Nesting of Spotted Dove

on 24th February 2008

On 12th April 2007, Jeremy Lee wrote: “There is a pair of Spotted Doves (Streptopelia chinensis) just outside my window. They are nesting on a palm tree.

“The only problem is that I have never seen the pair together at all except during the nest building phase when one was bringing back some nesting materials for the other.

“Ever since then, it was always just one bird. Even at night. I searched the neighbouring trees for the other bird but to no avail. I remember as a kid we had a pair nesting on our mango tree (Mangifera indica) also outside my window. I clearly remember seeing two parents around.


“Initially I had suspected the worst… that one of the birds had been trapped by poachers. There is a former construction site next to my condo. The birds feed there and there are always people there trapping these birds.

“A couple of days ago I saw two eggs and now there’s even chicks in the nest. My maid swears that there are two different birds sitting on the eggs. I can hardly tell the difference between the male and female as the difference in the brown coloration on the chest is not distinctly different.

“I will be continuing to take pictures of the birds. Can’s miss an opportunity like this one and at the same time invlove the kids in this little episode.”

Then on 20th September 2007, Jeremy again wrote: “This is the second time a pair pair of Spotted Doves has tried to raise a clutch here. The first time round, two chicks successfully fledged from the nest about two months ago.

“This time round I cannot confirm if it is the same pair, but they built a new nest about 45 degrees counter clockwise from the previous position.

“Yesterday morning, I noticed three House Crows (Corvus splendens) attacking the nest. I rushed to my toilet and fired three cups of water at the nest to drive off one of the crows that was already perched right beside the nest and harassing the bird that was sitting on the eggs. I spent the next 10 minutes making my presence felt and opened all my windows and stared at the crows until every one of them left.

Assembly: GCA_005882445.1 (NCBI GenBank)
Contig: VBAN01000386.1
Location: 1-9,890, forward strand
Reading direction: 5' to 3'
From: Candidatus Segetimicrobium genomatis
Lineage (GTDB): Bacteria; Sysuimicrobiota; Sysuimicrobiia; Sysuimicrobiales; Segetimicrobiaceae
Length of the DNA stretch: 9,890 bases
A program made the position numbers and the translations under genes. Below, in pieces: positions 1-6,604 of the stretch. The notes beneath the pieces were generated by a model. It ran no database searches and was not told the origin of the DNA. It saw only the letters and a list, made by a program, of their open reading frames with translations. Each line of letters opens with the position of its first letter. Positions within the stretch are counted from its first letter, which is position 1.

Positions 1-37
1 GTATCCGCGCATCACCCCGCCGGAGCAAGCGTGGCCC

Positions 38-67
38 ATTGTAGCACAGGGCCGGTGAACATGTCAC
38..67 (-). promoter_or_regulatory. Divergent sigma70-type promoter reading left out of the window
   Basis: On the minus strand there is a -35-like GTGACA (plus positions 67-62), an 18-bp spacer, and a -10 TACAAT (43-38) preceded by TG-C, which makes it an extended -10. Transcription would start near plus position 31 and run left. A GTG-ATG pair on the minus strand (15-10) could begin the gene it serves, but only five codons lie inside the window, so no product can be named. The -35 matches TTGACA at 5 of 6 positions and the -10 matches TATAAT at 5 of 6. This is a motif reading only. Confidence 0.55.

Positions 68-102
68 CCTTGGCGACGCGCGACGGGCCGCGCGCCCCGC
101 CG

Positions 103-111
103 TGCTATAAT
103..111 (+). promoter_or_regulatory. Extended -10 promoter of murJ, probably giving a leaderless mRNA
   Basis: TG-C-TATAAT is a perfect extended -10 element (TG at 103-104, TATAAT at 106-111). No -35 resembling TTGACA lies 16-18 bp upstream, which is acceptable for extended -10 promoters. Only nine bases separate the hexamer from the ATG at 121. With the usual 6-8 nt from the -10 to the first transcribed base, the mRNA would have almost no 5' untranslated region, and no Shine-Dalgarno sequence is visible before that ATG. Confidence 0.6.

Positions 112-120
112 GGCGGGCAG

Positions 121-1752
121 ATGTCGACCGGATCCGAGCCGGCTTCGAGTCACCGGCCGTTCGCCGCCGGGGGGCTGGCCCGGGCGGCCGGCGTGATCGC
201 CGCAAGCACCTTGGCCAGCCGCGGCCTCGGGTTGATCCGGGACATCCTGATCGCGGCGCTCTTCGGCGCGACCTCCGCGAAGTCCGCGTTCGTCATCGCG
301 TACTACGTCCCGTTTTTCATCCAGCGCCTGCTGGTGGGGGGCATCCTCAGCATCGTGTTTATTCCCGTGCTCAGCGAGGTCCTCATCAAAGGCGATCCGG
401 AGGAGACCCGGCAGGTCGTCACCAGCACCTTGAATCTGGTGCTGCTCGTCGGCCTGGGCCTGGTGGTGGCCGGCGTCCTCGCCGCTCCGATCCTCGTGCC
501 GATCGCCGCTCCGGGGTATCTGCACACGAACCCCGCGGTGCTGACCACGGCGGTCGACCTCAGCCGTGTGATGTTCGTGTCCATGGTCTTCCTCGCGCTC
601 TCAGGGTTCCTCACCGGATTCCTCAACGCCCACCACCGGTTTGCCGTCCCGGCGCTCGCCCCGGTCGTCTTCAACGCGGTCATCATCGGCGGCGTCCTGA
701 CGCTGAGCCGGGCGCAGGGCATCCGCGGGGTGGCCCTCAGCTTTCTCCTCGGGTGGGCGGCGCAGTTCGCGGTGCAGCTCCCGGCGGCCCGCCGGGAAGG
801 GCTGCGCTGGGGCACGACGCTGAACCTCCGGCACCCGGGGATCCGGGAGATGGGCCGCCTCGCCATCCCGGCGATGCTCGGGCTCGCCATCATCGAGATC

“The birds are still sitting on the eggs. I am just keeping my fingers crossed that the crows do not come back… or they might come back when there are chicks… which are probably harder to conceal than eggs.”

The final report came on 6th October: “The pair of Spotted Dove chicks are almost ready to leave the nest. This will make it the second successful batch on this relatively new palm tree in the condo. It seems that the doves are giving this particular species of palm tree their vote of confidence and many of the other palm trees are also being taken up by other pairs of doves.

“Not sure about the name of this palm tree but it is definitely not local. Looks a lot like the date palms of the middle east. Grows tall and fast. with some very wicked looking spines at the base of each frond. The spines give a lot of support to the rather flimsy nests of the doves.

“Back to the earlier account about some marauding crows attacking the nest some weeks back. The crows never made a second visit. Every time I wake up in the morning, I would check the nest. Sometimes when I come back from overseas trips, I half expect the nest to be empty.

“But today, the two young birds are already walking about a foot away from the nest on the fronds awaiting their first flight.

“Either I gave a strong message to the crows on the day they tried to get at the eggs… or they may be smarter and feel that they are better off combing another area with a better hit rate, then go all the way back to some area they had previously searched. What they can take would already have been taken the first time round. Probably better to visit again in a few weeks where new birds have laid eggs.”

The plant is an ornamental date palm (Phoenix sp.).

Jeremy Lee
February 2008

If you like this post please tap on the Like button at the left bottom of page. Any views and opinions expressed in this article are solely those of the authors/contributors, and are not endorsed by the Lee Kong Chian Natural History Museum (LKCNHM, NUS) or its affiliated institutions. Readers are encouraged to use their discretion before making any decisions or judgements based on the information presented.

YC Wee

Dr Wee played a significant role as a green advocate in Singapore through his extensive involvement in various organizations and committees: as Secretary and Chairman for the Malayan Nature Society (Singapore Branch), and with the Nature Society (Singapore) as founding President (1978-1995). He has also served in the Nature Reserve Board (1987-1989), Nature Reserves Committee (1990-1996), National Council on the Environment/Singapore Environment Council (1992-1996), Work-Group on Nature Conservation (1992) and Inter-Varsity Council on the Environment (1995-1997). He is Patron of the Singapore Gardening Society and was appointed Honorary Museum Associate of the Lee Kong Chian Natural History Museum (LKCNHM) in 2012. In 2005, Dr Wee started the Bird Ecology Study Group. With more than 6,000 entries, the website has become a valuable resource consulted by students, birdwatchers and researchers locally and internationally. The views and opinions expressed in this article are his own, and do not represent those of LKCNHM, the National University of Singapore or its affiliated institutions.

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